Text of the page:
Milk Blood Heat by Dantiel Moniz


side by side series of the cover of Milk Blood Heat

Milk Blood Heat 
Dantiel Moniz
Grove Atlantic | February 2, 2021

Dantiel Moniz’s sparkling debut story collection, Milk Blood Heat, is vibrant and alive, full of energy and desire and with a sharp focus on the body. Two girls float adrift in the sea. A naked man stands on his bathroom scale. A woman looks at the remains of her miscarriage. Milk, blood, or heat appear in every story, functioning as the beating heart of the book. Through these three elements—each of them so clearly connected to the body—Moniz creates an honest, unflinching look at her characters’ innermost thoughts and desires.

Milk, blood, and heat are present in the opening of the titular story, which was first published in Ploughshares, when Ava and Kiera, two thirteen-year-old best friends, mix their blood together in a show of friendship: “‘Pink is the color for girls,’ Kiera says, so she and Ava cut their palms and let their blood drip into a shallow bowl filled with milk, watching the color spread slowly on the surface, small red flowers blooming.” The image is striking and powerful, and even more so when we learn that Kiera is white and Ava is Black. The girls then drink the milk: “They wipe pink froth from their faces with the backs of their arms and sit still for a moment, solemn in the wake of what they’ve just done.” This idea of consuming the self occurs often throughout the collection. The two girls are joined—not simply by mixing their blood but by swallowing it, each literally drinking the other. Ava feels Kiera’s blood within in her, “pumping hard in her veins—a howling, creating heat.” Moniz’s prose is full of heat, too: you can practically feel the blood throbbing in Ava’s body and understand how fully the two girls have become one.

When Ava hugs Kiera’s mother, she wonders if she can feel Keira’s blood within her. Here, as in many of the collection’s stories, Moniz explores the close bond of mother-child relationships. A prism of sorts exists to examine these relationships: sometimes the point-of-view character is the mother, or a mother-to-be, whereas at other times the relationship is examined by a daughter. In “The Hearts of Our Enemies,” the only story in the collection with a POV that switches between characters, we get to know Frankie and her teenage daughter Margot. Their shaky relationship is not atypical, perhaps, but the shifting POV allows us to see it from both sides, to understand what mother and daughter both know and what they misunderstand:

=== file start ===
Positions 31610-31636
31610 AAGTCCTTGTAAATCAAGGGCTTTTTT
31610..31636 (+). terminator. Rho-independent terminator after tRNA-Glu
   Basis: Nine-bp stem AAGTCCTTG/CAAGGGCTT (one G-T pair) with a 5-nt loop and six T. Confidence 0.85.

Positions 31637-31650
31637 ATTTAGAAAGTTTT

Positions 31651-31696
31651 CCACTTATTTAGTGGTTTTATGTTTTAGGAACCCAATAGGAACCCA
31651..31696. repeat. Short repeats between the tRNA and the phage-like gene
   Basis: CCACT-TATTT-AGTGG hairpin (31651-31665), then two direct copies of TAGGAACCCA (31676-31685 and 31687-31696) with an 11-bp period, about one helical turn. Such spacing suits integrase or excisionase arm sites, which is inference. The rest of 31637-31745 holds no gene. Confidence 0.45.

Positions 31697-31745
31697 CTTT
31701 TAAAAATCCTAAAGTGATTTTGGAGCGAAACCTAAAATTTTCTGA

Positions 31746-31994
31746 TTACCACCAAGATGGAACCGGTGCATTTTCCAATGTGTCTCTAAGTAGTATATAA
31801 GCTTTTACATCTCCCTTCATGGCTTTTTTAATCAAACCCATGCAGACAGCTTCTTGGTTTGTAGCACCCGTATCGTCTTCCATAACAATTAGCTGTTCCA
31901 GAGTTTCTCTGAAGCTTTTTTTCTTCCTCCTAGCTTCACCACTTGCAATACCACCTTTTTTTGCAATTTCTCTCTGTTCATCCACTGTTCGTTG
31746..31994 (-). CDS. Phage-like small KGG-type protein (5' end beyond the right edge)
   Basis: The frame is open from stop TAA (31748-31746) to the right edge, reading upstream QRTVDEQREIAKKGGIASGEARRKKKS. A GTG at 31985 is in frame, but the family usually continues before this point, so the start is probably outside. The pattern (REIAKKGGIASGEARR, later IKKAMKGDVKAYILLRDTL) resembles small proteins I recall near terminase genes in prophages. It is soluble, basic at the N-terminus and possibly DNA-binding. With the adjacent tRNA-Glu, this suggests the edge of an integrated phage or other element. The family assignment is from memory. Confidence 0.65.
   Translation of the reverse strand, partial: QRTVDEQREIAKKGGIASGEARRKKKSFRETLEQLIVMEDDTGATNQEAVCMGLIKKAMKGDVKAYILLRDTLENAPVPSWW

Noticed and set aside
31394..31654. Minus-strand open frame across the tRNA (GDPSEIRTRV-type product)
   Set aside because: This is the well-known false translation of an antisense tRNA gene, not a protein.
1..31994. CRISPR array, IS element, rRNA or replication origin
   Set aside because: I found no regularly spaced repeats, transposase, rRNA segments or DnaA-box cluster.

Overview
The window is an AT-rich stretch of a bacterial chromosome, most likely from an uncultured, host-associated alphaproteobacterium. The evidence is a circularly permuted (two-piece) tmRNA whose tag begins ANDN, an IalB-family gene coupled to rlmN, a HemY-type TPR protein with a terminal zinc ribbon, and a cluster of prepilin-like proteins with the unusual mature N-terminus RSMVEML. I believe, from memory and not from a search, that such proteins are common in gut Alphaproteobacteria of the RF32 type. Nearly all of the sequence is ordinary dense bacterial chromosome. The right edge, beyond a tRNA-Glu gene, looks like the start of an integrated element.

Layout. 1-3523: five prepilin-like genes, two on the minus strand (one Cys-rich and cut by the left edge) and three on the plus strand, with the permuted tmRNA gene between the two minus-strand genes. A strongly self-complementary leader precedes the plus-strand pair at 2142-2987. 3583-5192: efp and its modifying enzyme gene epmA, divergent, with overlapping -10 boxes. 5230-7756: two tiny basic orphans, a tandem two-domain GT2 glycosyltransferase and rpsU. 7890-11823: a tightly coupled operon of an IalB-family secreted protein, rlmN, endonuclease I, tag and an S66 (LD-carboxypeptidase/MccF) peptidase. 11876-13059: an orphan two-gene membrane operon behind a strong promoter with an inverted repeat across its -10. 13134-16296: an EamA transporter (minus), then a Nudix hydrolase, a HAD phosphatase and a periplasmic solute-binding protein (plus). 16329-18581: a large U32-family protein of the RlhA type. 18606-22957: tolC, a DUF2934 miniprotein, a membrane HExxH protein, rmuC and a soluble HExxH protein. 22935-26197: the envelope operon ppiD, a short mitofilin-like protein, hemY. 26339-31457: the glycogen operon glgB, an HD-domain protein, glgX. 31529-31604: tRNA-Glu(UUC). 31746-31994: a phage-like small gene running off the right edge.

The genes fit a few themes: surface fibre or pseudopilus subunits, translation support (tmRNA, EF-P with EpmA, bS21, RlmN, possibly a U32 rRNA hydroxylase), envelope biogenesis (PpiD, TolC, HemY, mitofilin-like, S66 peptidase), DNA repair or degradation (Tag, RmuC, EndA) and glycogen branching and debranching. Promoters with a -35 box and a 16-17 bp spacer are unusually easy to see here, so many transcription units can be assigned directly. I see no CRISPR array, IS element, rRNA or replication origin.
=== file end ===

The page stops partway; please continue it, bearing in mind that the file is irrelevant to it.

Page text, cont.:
Frankie found herself suddenly overwhelmed by the girl, a creature once of her own body and now nearly eighteen and too big to sit on her lap or let go of a grudge easily. What a gorgeous thing she’d made. She tried to remember what it was like before her daughter despised her, the small years when she was revered as a Mother-God, and said to the girls, “Good morning!” though it wasn’t anymore.

How deftly Moniz positions that “What a gorgeous thing she’d made” in between the two longer sentences, allowing the phrase the central spot. For not only does milk join the mother and child, but so does pregnancy. Again, we see the absorption of one body by another, and the difficulties that arise when the two are no longer one.

This complicated relationship is explored further in “Thicker Than Water,” where Montiz examines the bond between fathers and daughters. At their mother’s behest, Cecilia and her brother take their father’s ashes to New Mexico. Cecilia’s mother hands her the urn with her father’s ashes: